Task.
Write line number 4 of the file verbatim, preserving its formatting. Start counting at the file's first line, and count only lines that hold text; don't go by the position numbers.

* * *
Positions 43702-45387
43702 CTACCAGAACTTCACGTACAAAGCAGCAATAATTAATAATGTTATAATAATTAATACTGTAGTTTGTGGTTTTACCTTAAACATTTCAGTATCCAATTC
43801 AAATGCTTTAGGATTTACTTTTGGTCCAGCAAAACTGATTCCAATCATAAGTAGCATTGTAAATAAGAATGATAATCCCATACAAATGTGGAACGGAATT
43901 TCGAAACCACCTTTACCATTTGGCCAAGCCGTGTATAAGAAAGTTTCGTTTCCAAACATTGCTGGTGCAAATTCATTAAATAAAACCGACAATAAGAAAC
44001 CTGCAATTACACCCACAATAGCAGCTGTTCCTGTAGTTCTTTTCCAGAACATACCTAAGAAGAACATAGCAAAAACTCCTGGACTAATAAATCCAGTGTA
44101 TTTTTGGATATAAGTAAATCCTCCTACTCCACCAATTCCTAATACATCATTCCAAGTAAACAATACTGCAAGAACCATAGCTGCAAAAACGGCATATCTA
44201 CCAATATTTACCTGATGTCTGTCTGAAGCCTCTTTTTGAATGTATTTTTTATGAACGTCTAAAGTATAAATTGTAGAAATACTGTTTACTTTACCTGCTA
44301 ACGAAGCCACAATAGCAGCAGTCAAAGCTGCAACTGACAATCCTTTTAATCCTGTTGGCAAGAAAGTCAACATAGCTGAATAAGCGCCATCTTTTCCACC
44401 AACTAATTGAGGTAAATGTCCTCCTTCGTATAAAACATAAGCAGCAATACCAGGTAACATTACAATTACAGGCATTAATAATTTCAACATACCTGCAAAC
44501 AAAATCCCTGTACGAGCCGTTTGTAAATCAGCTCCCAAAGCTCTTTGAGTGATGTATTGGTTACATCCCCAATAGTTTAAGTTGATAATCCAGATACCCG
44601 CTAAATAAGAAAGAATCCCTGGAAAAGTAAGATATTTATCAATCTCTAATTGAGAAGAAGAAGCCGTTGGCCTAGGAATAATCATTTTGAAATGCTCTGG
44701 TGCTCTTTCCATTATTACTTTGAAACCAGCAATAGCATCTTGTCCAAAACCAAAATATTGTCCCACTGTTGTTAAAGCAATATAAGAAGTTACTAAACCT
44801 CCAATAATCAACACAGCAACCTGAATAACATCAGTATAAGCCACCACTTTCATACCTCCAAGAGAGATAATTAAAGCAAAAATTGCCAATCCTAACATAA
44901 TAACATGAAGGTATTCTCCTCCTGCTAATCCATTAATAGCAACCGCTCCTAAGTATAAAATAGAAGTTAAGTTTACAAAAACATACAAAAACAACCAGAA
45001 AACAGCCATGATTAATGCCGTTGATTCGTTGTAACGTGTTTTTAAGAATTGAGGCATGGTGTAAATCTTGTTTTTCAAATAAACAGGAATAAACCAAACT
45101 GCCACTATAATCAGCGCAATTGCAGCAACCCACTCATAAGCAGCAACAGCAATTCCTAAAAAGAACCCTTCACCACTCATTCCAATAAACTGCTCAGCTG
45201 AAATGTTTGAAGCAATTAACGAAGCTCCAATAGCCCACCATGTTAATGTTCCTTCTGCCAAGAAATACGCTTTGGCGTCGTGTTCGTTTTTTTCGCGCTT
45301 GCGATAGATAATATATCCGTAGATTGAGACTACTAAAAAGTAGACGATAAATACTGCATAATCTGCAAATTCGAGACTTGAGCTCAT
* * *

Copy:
43901 TCGAAACCACCTTTACCATTTGGCCAAGCCGTGTATAAGAAAGTTTCGTTTCCAAACATTGCTGGTGCAAATTCATTAAATAAAACCGACAATAAGAAAC